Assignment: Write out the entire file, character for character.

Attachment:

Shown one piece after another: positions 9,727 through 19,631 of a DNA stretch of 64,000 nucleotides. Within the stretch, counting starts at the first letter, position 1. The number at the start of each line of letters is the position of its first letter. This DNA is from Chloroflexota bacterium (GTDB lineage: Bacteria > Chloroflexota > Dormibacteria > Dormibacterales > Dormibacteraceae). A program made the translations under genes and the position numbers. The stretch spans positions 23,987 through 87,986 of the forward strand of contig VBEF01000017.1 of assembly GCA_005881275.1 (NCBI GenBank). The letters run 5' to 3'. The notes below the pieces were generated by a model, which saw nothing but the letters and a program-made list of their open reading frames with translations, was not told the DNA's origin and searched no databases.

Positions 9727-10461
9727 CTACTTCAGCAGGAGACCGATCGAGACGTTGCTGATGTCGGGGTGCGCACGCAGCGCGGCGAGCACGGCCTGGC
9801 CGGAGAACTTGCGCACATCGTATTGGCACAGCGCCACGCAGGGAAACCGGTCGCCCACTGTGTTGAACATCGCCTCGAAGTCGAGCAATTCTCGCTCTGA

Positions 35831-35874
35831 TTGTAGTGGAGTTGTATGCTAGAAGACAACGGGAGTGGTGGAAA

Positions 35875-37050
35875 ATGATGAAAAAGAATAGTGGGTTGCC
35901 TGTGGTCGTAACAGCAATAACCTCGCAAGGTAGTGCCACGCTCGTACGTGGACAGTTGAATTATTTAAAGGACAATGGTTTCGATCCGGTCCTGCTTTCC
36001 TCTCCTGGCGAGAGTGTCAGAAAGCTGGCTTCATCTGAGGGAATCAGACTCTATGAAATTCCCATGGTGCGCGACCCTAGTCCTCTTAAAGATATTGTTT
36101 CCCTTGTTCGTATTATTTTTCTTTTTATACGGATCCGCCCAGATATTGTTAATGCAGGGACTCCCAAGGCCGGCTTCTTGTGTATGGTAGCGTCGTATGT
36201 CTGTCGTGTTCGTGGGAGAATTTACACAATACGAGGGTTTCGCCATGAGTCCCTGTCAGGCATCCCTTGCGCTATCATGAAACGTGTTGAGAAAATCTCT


Shown one piece after another: positions 9,727 through 19,631 of a DNA stretch of 64,000 nucleotides. Within the stretch, counting starts at the first letter, position 1. The number at the start of each line of letters is the position of its first letter. This DNA is from Chloroflexota bacterium (GTDB lineage: Bacteria > Chloroflexota > Dormibacteria > Dormibacterales > Dormibacteraceae). A program made the translations under genes and the position numbers. The stretch spans positions 23,987 through 87,986 of the forward strand of contig VBEF01000017.1 of assembly GCA_005881275.1 (NCBI GenBank). The letters run 5' to 3'. The notes below the pieces were generated by a model, which saw nothing but the letters and a program-made list of their open reading frames with translations, was not told the DNA's origin and searched no databases.

Positions 9727-10461
9727 CTACTTCAGCAGGAGACCGATCGAGACGTTGCTGATGTCGGGGTGCGCACGCAGCGCGGCGAGCACGGCCTGGC
9801 CGGAGAACTTGCGCACATCGTATTGGCACAGCGCCACGCAGGGAAACCGGTCGCCCACTGTGTTGAACATCGCCTCGAAGTCGAGCAATTCTCGCTCTGA

Positions 35831-35874
35831 TTGTAGTGGAGTTGTATGCTAGAAGACAACGGGAGTGGTGGAAA

Positions 35875-37050
35875 ATGATGAAAAAGAATAGTGGGTTGCC
35901 TGTGGTCGTAACAGCAATAACCTCGCAAGGTAGTGCCACGCTCGTACGTGGACAGTTGAATTATTTAAAGGACAATGGTTTCGATCCGGTCCTGCTTTCC
36001 TCTCCTGGCGAGAGTGTCAGAAAGCTGGCTTCATCTGAGGGAATCAGACTCTATGAAATTCCCATGGTGCGCGACCCTAGTCCTCTTAAAGATATTGTTT
36101 CCCTTGTTCGTATTATTTTTCTTTTTATACGGATCCGCCCAGATATTGTTAATGCAGGGACTCCCAAGGCCGGCTTCTTGTGTATGGTAGCGTCGTATGT
36201 CTGTCGTGTTCGTGGGAGAATTTACACAATACGAGGGTTTCGCCATGAGTCCCTGTCAGGCATCCCTTGCGCTATCATGAAACGTGTTGAGAAAATCTCT